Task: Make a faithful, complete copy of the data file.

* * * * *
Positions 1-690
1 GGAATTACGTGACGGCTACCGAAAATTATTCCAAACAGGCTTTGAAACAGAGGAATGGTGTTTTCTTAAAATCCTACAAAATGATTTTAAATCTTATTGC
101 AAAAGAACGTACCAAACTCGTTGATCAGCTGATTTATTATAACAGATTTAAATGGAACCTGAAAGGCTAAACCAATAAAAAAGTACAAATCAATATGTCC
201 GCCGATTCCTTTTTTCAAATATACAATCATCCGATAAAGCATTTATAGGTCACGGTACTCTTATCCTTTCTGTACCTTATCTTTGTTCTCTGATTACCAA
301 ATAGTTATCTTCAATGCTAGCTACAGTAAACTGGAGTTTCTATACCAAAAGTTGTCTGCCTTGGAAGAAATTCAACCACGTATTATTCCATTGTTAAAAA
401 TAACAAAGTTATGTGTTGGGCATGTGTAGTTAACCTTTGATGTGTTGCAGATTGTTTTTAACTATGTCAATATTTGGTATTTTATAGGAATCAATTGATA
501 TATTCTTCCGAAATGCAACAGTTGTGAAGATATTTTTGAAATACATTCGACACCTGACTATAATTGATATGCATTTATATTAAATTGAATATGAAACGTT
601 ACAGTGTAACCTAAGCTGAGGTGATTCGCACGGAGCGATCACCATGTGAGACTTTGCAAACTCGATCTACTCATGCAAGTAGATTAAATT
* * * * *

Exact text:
Positions 1-690
1 GGAATTACGTGACGGCTACCGAAAATTATTCCAAACAGGCTTTGAAACAGAGGAATGGTGTTTTCTTAAAATCCTACAAAATGATTTTAAATCTTATTGC
101 AAAAGAACGTACCAAACTCGTTGATCAGCTGATTTATTATAACAGATTTAAATGGAACCTGAAAGGCTAAACCAATAAAAAAGTACAAATCAATATGTCC
201 GCCGATTCCTTTTTTCAAATATACAATCATCCGATAAAGCATTTATAGGTCACGGTACTCTTATCCTTTCTGTACCTTATCTTTGTTCTCTGATTACCAA
301 ATAGTTATCTTCAATGCTAGCTACAGTAAACTGGAGTTTCTATACCAAAAGTTGTCTGCCTTGGAAGAAATTCAACCACGTATTATTCCATTGTTAAAAA
401 TAACAAAGTTATGTGTTGGGCATGTGTAGTTAACCTTTGATGTGTTGCAGATTGTTTTTAACTATGTCAATATTTGGTATTTTATAGGAATCAATTGATA
501 TATTCTTCCGAAATGCAACAGTTGTGAAGATATTTTTGAAATACATTCGACACCTGACTATAATTGATATGCATTTATATTAAATTGAATATGAAACGTT
601 ACAGTGTAACCTAAGCTGAGGTGATTCGCACGGAGCGATCACCATGTGAGACTTTGCAAACTCGATCTACTCATGCAAGTAGATTAAATT